Yesterday, Anne Blythe at the News & Observer reported on arguments at the North Carolina Supreme Court in Faires v. State Board of Elections. The case brings into question whether it is constitutional for the General Assembly to institute “retention elections” for Supreme Court justices without amending the state Constitution. Blythe noted in her piece that the case has brought together an interesting coalition — the American Civil Liberties Union of North Carolina (ACLU-NC) and the Civitas Institute Center for Law and Freedom (CLF). Via the News & Observer:
Not only did the case see Robert Edmunds, a justice whose term ends this year, recuse himself from the discussion and decision, it also brought together two organizations that are often at odds politically.
The ACLU of North Carolina and the Civitas Institute Center for Law and Freedom filed so-called “friend of the court” briefs in support of Sabra Faires, a Raleigh attorney who challenged the law and is now seeking a seat on the court, and two others.
At issue is whether legislators overstepped their authority when they adopted a law that would have allowed incumbent justices seeking re-election to run for reappointment on their records in a retention election, with no challengers.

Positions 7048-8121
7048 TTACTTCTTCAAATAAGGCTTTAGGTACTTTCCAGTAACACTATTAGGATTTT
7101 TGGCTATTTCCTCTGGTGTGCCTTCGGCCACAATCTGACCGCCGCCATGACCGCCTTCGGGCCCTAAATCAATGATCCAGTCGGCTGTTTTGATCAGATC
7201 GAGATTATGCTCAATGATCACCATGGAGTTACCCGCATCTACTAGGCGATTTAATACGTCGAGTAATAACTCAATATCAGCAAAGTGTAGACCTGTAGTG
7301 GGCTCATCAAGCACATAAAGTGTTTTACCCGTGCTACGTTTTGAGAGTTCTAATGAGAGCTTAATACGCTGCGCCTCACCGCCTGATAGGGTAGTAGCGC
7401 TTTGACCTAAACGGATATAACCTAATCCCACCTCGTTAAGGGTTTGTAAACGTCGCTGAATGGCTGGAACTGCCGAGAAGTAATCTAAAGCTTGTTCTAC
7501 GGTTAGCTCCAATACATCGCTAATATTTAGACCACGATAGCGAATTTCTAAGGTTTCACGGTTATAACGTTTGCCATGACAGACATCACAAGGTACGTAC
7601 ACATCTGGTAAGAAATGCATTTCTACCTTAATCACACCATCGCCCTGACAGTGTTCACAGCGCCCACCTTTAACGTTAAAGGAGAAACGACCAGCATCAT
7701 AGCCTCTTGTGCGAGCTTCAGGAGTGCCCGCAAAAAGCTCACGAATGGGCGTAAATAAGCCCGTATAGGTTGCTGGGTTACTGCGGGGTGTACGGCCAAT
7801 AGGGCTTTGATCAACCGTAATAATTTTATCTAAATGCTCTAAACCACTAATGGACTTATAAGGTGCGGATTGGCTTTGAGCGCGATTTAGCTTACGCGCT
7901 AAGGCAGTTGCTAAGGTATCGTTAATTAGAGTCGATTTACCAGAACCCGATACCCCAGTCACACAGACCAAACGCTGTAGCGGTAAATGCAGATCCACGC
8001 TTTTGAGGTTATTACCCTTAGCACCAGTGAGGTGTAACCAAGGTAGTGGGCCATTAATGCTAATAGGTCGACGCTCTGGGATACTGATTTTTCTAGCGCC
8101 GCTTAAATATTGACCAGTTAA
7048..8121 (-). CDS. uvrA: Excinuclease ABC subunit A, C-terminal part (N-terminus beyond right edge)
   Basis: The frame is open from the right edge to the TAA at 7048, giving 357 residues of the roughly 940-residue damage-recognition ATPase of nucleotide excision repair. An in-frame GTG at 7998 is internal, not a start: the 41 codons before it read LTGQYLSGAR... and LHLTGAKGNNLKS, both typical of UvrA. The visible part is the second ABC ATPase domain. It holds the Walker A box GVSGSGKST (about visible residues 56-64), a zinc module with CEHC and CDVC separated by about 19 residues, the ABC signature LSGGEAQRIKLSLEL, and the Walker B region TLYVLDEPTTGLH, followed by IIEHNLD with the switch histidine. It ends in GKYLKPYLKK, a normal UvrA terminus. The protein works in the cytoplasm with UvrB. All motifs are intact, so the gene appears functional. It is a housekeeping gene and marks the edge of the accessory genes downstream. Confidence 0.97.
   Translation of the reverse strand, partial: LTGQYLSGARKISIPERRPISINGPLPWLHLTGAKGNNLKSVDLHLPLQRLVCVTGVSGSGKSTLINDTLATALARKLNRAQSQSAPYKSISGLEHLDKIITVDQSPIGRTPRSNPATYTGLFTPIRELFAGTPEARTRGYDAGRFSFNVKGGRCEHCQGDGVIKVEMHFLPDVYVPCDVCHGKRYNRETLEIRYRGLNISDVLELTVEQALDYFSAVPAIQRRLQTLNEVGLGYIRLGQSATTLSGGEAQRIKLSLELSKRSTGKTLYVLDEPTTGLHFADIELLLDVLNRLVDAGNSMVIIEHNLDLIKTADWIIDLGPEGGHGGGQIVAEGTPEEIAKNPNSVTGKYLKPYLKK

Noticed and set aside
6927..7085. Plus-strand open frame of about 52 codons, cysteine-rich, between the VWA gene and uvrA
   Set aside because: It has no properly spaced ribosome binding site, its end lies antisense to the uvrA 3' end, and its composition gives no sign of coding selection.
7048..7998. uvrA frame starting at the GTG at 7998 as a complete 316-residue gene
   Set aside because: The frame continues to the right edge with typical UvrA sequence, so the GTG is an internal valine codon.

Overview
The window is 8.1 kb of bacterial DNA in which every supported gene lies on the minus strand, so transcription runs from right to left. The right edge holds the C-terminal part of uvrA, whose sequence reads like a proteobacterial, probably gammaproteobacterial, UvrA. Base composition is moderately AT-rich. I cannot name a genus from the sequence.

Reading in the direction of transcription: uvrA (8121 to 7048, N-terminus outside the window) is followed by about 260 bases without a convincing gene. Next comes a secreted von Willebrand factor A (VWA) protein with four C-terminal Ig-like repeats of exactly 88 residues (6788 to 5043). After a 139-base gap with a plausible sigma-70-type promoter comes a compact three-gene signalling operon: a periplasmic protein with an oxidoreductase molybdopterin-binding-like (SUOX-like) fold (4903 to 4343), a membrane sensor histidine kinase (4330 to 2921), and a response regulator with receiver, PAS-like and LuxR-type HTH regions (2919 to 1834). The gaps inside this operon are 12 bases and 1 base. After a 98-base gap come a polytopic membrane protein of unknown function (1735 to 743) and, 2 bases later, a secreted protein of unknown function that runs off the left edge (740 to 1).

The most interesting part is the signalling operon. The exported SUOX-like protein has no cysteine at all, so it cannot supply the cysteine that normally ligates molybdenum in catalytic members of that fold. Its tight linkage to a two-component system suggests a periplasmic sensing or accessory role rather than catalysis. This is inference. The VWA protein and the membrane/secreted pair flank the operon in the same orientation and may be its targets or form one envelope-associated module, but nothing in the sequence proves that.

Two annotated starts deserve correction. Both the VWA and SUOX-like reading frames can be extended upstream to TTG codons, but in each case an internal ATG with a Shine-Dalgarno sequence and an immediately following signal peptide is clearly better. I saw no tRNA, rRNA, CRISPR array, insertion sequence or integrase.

Only if voters did not support keeping the justice in office would other candidates be permitted to file for the seat.
Faires and others challenging the law have argued that such a change can’t be made without a statewide referendum on whether to change the N.C. Constitution.
In the friend-of-the-court brief filed by the left-leaning ACLU and the right-leaning Civitas Institute, the organizations argued that moving from multi-candidate elections to up-or-down elections for a sitting justice required a state Constitution amendment.